"There was evidence that Liquorland's website promised that 'if you find a cheaper liquor price anywhere, we'll beat it'. In a breathtaking submission before the Liquor Commission (that was repeated on this appeal), counsel argued that the small-print conditions upon these promises of cheap alcohol by his client (such as availability of stock by a competitor, verification of price etc) were such that disadvantaged or marginalised persons would not be able to meet them," he said.
Lisa Baker, local MP, said Coles' comments were patronising.
"Whatever possessed them to think that vulnerable people didn't have the intellectual capacity to cross the road to take advantage of their lower prices," she said.
A Dick Smith Foods advertisement featuring repeated use of the phrase “I love Dick” and a burning boat with asylum seekers has been deemed “inappropriate” though not racist by the Advertising Standards Board.
Mumbrella reports that the television ad, which was released on Australia Day this year, was considered “insensitive and inappropriate” by the ASB. The complaint against the ad read, “This contained offensive material where Dick was seen to declare ‘no wonder everyone’s trying to get here!’ in front of images of actors, who I assume were supposed to be asylum seekers arriving on shore with the image of a burning and sinking boat in the background. Please get this racist crap off our screens. It’s offensive and inaccurate.”
Dick Smith Foods said that the commercial was, “clearly satirical, juxtaposing the sad fact that immigration in Australia is a highly contentious, topical issue against the clearly farcical assertion that the Dick Smith Food’s product is the reason for the increasing number of immigrants.”
The company also said that Smith himself, a high-profile entrepreneur, and his organisation has donated “considerable financial support” to individuals seeking asylum in Australia.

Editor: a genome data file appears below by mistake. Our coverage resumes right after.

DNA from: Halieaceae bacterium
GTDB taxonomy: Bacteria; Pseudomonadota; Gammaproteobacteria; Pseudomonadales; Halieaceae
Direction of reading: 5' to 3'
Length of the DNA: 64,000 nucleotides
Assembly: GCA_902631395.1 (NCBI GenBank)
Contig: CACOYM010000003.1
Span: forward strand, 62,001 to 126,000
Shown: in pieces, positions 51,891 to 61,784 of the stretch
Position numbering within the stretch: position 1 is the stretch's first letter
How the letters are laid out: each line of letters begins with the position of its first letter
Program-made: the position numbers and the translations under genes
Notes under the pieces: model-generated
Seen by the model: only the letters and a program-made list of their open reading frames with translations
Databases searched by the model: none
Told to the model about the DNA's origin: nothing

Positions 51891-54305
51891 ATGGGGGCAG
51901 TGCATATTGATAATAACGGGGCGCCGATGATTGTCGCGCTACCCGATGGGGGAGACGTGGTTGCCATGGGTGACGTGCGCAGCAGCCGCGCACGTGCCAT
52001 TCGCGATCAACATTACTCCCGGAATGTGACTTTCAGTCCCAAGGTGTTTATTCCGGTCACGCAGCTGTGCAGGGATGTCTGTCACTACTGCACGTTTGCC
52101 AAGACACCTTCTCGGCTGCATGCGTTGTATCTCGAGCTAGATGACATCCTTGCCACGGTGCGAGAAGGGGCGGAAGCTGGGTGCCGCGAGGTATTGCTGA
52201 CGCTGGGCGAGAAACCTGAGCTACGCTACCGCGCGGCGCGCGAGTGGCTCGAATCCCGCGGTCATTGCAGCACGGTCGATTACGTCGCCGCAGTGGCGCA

The horse meat scandal was devastating for a number of international brands, forced to pull their products from the shelves and deal with the subsequent loss in consumer confidence. Australia stands unscathed from the whole incident. How? And why? Danielle Bowling reports.
It was the story that just wouldn’t go away. Every day there was a new headline and a new development; a new brand embroiled in the horse meat scandal, which triggered several product recalls, formal investigations and even arrests.
Supermarket chains Tesco and Aldi recalled their frozen spaghetti and lasagne products, produced by French supplier, Comigel, amid concerns over its Findus beef lasagne product.
After the Food Safety Authority of Ireland found horse DNA in burger products, ten million were pulled from the various supermarket shelves across Europe. Even furniture retailer IKEA became involved, recalling its meatball products across Europe after tests in the Czech Republic discovered some meatballs sold in the chain’s cafeterias contained horse meat. The affected batch had been distributed to Britain, Portugal, Netherlands, Belgium, Slovakia, Hungary, France, Italy, Spain, Greece, Cyprus and Ireland.
The scandal even spread to Asia with Hong Kong authorities ordering supermarket chain, ParknShop, to remove lasagnes made by frozen food company Findus, one of the firms at the centre of the scandal.
French meat processing firm, Spanghero, is said to be at the heart of the scandal, allegedly passing off more than 700 tonnes of horsemeat as beef, with manufacturers none the wiser, and is no longer allowed to stock frozen meat.
Dodged the bullet
Australia, thankfully, steered clear of the whole situation. But how?
The Australian Food and Grocery Council’s deputy chief executive, Jeffrey Annison, told Food magazine the European horse meat scandal demonstrated to Australian food manufacturers that the food supply chain is a safe and effective one.
“I think that if it had any impact here it was to remind us all in the food industry and the wider community of the importance of focusing on the things that the food industry does well in Australia, which is to make sure the integrity of the food supply is maintained and that’s in terms of quality of product, safety of product and correct information going out to the consumer about the product,” he said.
The four key pillars of an effective food supply, he says, are a strong regulatory system; an understanding that food safety and food security are built on food quality and safety plans; an appropriate monitoring and surveillance system; and traceability up and down the food supply system.
Australian manufacturers – and perhaps more importantly, consumers – need to understand that the problems overseas were to do with illegal activity, not industry negligence.
“So those are the four pillars, and those are designed to protect against inadvertent loss of quality or safety,” Annison says, “of course what happened in Europe was food adulteration, so it was driven by profit rather than accidental contamination. Now that’s harder to control but you still need strong regulatory systems and monitoring systems.
“The usual driver for food adulteration is criminal profit, and against the backdrop of having relatively cheap foodstuffs in Australia, there’s less drive for criminals to wish to come in and make a profit,” Annison said. “If you have relatively cheap beef, there’s no advantage to trying to substitute it with horse meat.”